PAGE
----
|January 16, 2012|
Previously published on January 12, 2012
The Eleventh Circuit Court of Appeals recently held in a case of first impression in this circuit that the Family and Medical Leave Act (FMLA) “protects a pre-eligibility request for post-eligibility leave.” That is, the FMLA protects an employee who gives notice, before she is eligible for leave, of intent to take FMLA leave for a qualifying reason once she becomes eligible. Pereda v. Brookdale Senior Living Communities, Inc., D.C. Docket No. 0:10-cv-60773-FAM, Eleventh Circuit Court of Appeals (January 10, 2012).
Kathryn Pereda began working for Brookdale’s Pompano Beach facility on October 5, 2008. In June 2009, Pereda advised her employer that she was pregnant and would request FMLA leave after the birth of her child on or about November 30, 2009. In September 2009, approximately 11 months after her hire, Pereda’s employment was terminated.
Pereda sued her employer, claiming that the decision to terminate her employment following her request for FMLA leave constituted both interference and retaliation under the FMLA. The trial court granted the employer’s motion to dismiss, stating that the employer could not have interfered with Pereda’s FMLA rights because she was not entitled to FMLA leave at the time she requested it. The trial court further held that since Pereda was not eligible for FMLA leave, she could not have engaged in protected activity, and, accordingly, her employer could not have retaliated against her. Pereda appealed the decision to the Eleventh Circuit.
Employees may assert two types of claims under the FMLA: “interference,” where an employer allegedly denies or interferes with the employee’s substantive rights under the FMLA; and “retaliation,” where an employer allegedly discriminates against the employee for engaging in activity protected by the FMLA.
In order to be protected by the FMLA, an employee must be eligible (that is, have worked for the employer for at least 12 months and have worked at least 1,250 hours during the previous 12 months) and must experience a “triggering event,” such as the birth of a child. In this case, the parties agreed that at the time Pereda requested leave, she was not eligible for FMLA protection, as she had not worked sufficient hours or experienced a triggering event. The parties also agreed that Pereda would have been eligible by the time she gave birth and began her requested leave. Consequently, the Eleventh Circuit concluded that allowing the district court’s ruling to stand would create a loophole “whereby an employer has total freedom to terminate an employee before she can ever become eligible” and that “[s]uch a situation is contrary to the basic concept of the FMLA.”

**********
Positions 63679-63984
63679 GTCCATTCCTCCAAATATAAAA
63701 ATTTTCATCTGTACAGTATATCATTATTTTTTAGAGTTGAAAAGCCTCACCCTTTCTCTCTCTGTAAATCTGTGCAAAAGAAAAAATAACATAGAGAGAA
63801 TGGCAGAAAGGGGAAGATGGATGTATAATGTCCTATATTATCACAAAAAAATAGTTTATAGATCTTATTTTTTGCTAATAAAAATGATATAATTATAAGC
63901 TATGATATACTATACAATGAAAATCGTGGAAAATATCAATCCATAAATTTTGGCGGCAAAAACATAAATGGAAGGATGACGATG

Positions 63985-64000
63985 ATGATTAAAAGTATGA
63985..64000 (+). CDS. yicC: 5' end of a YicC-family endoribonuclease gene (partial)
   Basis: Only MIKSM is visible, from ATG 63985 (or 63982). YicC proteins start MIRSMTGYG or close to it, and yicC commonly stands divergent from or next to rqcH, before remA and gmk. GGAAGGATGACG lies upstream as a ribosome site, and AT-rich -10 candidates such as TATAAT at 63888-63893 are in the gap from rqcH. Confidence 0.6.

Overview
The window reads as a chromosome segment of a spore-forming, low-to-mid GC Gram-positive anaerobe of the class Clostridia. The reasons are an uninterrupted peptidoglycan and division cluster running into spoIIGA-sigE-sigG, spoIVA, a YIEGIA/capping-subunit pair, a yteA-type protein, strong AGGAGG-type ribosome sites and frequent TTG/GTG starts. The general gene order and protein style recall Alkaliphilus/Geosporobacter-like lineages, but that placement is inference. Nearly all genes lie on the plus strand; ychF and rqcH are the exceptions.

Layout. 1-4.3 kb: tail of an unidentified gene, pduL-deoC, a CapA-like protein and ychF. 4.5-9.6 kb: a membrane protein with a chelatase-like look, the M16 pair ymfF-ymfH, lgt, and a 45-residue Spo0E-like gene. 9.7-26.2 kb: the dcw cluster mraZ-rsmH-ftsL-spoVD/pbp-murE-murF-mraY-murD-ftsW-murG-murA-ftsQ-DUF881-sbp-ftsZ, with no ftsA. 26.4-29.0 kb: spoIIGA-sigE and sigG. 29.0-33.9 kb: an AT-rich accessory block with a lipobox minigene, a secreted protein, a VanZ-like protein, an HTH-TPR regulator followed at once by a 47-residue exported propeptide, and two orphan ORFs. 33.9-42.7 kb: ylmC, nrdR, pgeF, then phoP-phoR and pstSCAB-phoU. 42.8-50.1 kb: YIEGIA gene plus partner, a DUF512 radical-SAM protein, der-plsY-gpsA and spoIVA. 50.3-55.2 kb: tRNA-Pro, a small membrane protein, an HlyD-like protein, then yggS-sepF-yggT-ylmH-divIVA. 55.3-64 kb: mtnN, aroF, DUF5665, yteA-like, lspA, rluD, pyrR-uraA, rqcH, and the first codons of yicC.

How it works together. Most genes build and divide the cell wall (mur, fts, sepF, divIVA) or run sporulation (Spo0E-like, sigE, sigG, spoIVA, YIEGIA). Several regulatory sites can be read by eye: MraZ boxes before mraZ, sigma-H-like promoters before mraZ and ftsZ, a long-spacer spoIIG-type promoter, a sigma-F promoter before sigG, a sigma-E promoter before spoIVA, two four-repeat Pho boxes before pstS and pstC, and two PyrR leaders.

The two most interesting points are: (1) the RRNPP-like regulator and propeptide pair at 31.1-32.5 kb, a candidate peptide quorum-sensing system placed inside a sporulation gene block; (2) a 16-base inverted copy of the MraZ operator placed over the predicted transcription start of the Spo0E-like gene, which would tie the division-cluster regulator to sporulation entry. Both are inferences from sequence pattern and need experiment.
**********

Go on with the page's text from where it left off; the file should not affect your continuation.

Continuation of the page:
The Eleventh Circuit held that with regard to Pereda’s interference claim, “because the FMLA requires notice in advance of future leave, employees are protected from interference prior to the occurrence of a triggering event, such as the birth of a child.” The court noted that the notice period described in 29 U.S.C. § 2612(e)(1), which requires that an employee provide an employer with 30 days notice of foreseeable leave, was “meant as protection for employers to provide them with sufficient notice of extended absences.” The court stated that failing to provide a remedy for an employee who “in goodwill exceed[s] the [30-day] notice requirement,” would create a “trap for newer employees” and extend to employers a “significant exemption from liability.”
The court stated that its holding does not expand FMLA coverage to a new class of employees; rather, it means that an employee who is not yet eligible for FMLA leave may bring a lawsuit if an employer terminates the employee “in order to avoid having to accommodate that employee with rightful FMLA leave rights once that employee becomes eligible.” A determination of whether that happened here will be made on remand of the case to the trial court.
With regard to Pereda’s retaliation claim, the Eleventh Circuit held that in light of its conclusion that the FMLA protects a pre-eligibility request for post-eligibility maternity leave, Pereda also could state a cause of action for FMLA retaliation. The court reasoned that a pre-eligibility request for post-eligibility leave is protected activity “because the FMLA aims to support both employees in the process of exercising their FMLA rights and employers in planning for the absence of employees on FMLA leave.”
As Pereda appealed from the trial court’s ruling on her employer’s motion to dismiss, the Eleventh Circuit noted that “the question remains for the district court as to whether there is colorable evidence” that the employer retaliated against Pereda.
Finally, the employer in this case argued that the Eleventh Circuit’s ruling could lead to a slippery slope where an employee might announce on the first day of work his or her anticipated need for FMLA leave 364 days later and be protected. In response, the Eleventh Circuit reiterated the well-settled principle that employees such as Pereda, regardless of their FMLA status, may be terminated for legitimate reasons “such as poor performance or dishonesty.”
Employers should be aware that an employee who announces a future need for FMLA leave prior to becoming eligible for such leave may be protected by the FMLA if it appears likely the employee would be eligible by the time the leave were to commence.